Thankfully in financial markets, one can take out ‘insurance’ against unknown futures.

Is it getting harder out there?

The simple answer is ‘yes’. Economic growth has slowed but it certainly hasn’t stopped. As always there are pockets of growth, pockets of stability and pockets of desperation.

Retail spending has slowed. Back in 2014, sales were growing 6% per year. Today the figure is closer to 3%. Not zero, but very sluggish especially after adjusting for inflation. Is this sluggishness because wages are growing slowly or are we spending more on mortgages, rent and energy?

What else has weakened? Have a look at building approvals. In January last year approvals across Australia were running close to 20,000 per month. By May this year they were down to 14,800 and falling. A lot of businesses ‘hang off’ the construction sector.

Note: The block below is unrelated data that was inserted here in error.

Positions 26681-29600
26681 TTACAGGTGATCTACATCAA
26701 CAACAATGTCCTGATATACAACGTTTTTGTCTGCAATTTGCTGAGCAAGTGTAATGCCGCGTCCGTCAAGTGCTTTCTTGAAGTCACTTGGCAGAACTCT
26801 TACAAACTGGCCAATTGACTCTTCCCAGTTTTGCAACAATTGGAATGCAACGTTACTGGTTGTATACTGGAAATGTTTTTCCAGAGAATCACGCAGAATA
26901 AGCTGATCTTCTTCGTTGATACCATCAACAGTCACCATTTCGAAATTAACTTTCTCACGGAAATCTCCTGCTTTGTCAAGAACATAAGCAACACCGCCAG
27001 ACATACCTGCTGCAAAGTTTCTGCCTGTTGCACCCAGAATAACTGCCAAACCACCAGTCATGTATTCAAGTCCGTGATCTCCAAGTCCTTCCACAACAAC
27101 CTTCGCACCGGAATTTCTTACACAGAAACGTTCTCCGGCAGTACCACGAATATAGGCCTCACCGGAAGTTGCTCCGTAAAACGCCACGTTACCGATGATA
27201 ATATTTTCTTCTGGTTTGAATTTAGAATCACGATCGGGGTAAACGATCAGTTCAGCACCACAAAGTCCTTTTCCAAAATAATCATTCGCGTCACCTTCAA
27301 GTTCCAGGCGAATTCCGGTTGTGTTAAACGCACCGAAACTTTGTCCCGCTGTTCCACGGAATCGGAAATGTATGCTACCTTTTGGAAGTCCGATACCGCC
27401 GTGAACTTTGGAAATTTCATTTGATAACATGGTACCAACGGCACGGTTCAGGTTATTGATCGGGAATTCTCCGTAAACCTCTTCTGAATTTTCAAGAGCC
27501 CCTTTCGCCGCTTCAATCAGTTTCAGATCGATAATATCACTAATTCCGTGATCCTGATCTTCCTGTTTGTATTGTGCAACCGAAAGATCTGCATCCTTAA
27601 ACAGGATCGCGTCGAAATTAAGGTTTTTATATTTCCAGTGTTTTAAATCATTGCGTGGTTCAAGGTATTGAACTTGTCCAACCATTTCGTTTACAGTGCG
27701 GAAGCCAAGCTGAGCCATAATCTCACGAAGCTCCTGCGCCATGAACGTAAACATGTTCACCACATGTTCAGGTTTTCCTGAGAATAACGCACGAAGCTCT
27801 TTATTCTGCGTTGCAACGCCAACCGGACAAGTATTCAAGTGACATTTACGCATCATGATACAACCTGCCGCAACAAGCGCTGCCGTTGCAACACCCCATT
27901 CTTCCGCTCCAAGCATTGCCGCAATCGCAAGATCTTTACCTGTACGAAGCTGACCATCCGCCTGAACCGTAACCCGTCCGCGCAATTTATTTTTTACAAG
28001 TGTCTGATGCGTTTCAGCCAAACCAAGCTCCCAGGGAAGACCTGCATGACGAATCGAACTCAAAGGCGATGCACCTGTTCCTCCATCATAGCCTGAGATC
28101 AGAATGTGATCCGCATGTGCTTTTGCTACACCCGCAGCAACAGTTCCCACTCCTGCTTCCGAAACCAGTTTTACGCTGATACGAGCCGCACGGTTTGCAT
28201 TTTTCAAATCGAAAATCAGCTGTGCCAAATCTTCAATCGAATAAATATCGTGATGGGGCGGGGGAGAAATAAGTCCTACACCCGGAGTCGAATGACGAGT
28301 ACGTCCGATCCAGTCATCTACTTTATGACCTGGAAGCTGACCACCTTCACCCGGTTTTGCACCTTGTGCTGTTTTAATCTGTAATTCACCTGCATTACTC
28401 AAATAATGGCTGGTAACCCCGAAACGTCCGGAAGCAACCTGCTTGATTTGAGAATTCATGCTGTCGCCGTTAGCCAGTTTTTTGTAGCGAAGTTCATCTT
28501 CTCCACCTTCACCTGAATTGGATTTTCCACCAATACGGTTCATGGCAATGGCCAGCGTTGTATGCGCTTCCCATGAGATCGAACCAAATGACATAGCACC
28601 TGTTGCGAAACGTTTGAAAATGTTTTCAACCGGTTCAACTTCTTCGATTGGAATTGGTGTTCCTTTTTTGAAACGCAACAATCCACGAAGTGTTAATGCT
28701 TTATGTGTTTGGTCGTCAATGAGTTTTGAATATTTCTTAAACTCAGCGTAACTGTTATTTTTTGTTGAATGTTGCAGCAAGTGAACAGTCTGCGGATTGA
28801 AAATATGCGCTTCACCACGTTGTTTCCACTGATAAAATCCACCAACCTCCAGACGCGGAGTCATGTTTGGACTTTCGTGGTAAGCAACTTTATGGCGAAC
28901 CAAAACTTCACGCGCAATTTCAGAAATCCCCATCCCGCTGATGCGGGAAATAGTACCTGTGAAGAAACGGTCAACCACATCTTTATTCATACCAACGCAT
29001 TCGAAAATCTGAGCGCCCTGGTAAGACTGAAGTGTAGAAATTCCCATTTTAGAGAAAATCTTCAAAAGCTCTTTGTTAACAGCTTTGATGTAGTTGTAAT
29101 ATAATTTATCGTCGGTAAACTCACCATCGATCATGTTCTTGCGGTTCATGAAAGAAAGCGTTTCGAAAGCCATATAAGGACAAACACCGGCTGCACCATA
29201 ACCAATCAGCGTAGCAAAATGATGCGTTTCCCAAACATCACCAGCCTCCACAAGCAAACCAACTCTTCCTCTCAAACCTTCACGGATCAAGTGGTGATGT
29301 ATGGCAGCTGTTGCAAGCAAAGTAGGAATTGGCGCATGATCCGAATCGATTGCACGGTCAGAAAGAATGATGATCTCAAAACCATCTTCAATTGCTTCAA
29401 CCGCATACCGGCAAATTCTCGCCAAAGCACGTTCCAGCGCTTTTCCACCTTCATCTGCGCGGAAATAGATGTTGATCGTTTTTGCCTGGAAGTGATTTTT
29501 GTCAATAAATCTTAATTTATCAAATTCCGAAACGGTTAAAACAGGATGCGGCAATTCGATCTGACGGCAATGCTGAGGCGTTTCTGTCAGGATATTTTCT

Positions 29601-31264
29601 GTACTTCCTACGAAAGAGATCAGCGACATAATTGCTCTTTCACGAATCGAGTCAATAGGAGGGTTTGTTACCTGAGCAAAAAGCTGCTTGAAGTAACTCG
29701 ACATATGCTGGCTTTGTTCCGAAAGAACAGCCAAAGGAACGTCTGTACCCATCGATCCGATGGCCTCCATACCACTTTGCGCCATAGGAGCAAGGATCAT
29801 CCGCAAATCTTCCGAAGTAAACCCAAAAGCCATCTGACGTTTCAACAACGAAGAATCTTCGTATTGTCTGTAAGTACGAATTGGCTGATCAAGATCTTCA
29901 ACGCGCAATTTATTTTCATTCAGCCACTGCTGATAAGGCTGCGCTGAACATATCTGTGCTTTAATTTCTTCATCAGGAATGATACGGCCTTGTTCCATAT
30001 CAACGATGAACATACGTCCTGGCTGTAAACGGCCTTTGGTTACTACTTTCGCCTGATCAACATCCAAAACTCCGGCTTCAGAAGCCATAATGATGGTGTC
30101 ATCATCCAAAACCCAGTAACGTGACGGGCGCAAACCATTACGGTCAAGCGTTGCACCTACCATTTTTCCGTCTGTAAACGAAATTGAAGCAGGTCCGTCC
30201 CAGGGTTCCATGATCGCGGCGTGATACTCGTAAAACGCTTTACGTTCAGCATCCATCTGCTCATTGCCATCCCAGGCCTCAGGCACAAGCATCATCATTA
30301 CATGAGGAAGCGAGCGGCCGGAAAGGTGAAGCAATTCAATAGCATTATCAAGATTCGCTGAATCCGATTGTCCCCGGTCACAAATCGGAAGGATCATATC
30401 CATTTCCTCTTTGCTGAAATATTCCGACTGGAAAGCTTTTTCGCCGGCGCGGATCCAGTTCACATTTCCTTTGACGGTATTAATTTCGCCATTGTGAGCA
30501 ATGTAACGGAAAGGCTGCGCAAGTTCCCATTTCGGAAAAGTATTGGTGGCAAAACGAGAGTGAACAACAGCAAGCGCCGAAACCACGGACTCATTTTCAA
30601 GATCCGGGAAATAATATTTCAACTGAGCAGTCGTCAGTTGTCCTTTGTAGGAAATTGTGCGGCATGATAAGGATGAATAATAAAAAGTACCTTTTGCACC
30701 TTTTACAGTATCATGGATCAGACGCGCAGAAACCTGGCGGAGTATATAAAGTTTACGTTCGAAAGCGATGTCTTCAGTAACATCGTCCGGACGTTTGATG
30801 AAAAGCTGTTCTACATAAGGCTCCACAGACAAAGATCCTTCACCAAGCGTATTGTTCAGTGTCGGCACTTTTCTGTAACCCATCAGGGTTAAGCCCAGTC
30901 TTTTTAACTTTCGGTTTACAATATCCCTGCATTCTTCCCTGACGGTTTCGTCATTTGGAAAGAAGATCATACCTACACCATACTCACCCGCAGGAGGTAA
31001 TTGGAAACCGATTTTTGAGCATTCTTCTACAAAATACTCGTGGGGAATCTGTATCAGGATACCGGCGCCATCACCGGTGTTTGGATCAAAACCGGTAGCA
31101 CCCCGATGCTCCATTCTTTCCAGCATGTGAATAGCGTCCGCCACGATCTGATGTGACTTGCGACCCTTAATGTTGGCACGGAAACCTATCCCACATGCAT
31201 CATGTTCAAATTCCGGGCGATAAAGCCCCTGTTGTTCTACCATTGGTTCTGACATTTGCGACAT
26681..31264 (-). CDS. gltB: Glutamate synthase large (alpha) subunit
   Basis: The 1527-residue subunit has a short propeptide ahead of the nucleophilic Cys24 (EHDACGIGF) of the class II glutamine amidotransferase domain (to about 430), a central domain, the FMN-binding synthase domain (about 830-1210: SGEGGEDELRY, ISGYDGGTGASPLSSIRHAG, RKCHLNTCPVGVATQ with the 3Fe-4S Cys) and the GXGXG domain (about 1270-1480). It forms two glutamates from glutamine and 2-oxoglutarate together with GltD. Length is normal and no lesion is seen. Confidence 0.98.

Monthly Building Approvals SEMCO 1

Is it all bad news? Of course not. Mining has rebounded, the education sector is strong, manufacturing is finding profitable niches and jobs in health and professional services are growing.

Doomsayers have been confidently proclaiming a recession in the year ahead for at least the past ten years. One day they’ll be right. Until then, sources of growth include population growth, government spending on infrastructure, exports, lower interest rates and the steady impact of a weaker Australian dollar.

One concern often heard is Australia’s level of household debt. Without doubt it is close to record levels, pushed up mostly by borrowing for housing. Debt will be a real problem if interest rates were to rise or if unemployment were to head steadily upwards.